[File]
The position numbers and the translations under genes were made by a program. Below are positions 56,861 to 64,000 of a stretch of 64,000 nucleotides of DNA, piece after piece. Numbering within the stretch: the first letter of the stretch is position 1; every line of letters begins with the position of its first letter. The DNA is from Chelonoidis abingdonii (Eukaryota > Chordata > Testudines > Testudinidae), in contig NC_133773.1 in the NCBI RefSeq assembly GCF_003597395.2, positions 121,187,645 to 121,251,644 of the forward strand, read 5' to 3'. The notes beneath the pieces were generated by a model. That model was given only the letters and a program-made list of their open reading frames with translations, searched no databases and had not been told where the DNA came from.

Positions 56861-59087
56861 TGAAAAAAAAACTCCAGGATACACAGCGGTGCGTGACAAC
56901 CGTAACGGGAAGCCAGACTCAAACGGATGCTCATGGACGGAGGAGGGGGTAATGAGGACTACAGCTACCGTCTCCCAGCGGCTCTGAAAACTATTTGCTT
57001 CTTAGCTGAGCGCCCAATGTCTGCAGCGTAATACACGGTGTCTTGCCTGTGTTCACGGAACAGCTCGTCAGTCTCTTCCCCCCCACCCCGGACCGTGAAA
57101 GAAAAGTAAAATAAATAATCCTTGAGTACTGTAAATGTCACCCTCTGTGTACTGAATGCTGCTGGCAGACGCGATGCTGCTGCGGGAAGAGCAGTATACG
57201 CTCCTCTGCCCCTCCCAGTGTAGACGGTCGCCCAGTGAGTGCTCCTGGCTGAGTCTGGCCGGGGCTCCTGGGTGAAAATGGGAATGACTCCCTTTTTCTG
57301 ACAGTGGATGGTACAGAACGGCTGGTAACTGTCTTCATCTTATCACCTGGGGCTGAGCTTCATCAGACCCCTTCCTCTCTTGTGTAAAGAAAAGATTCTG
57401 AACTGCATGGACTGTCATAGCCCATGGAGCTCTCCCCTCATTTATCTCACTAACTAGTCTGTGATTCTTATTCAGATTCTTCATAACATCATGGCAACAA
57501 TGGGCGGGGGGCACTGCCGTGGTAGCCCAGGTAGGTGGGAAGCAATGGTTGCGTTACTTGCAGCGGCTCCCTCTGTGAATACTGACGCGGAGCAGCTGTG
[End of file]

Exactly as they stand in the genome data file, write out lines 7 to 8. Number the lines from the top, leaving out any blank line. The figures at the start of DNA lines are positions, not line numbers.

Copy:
57201 CTCCTCTGCCCCTCCCAGTGTAGACGGTCGCCCAGTGAGTGCTCCTGGCTGAGTCTGGCCGGGGCTCCTGGGTGAAAATGGGAATGACTCCCTTTTTCTG
57301 ACAGTGGATGGTACAGAACGGCTGGTAACTGTCTTCATCTTATCACCTGGGGCTGAGCTTCATCAGACCCCTTCCTCTCTTGTGTAAAGAAAAGATTCTG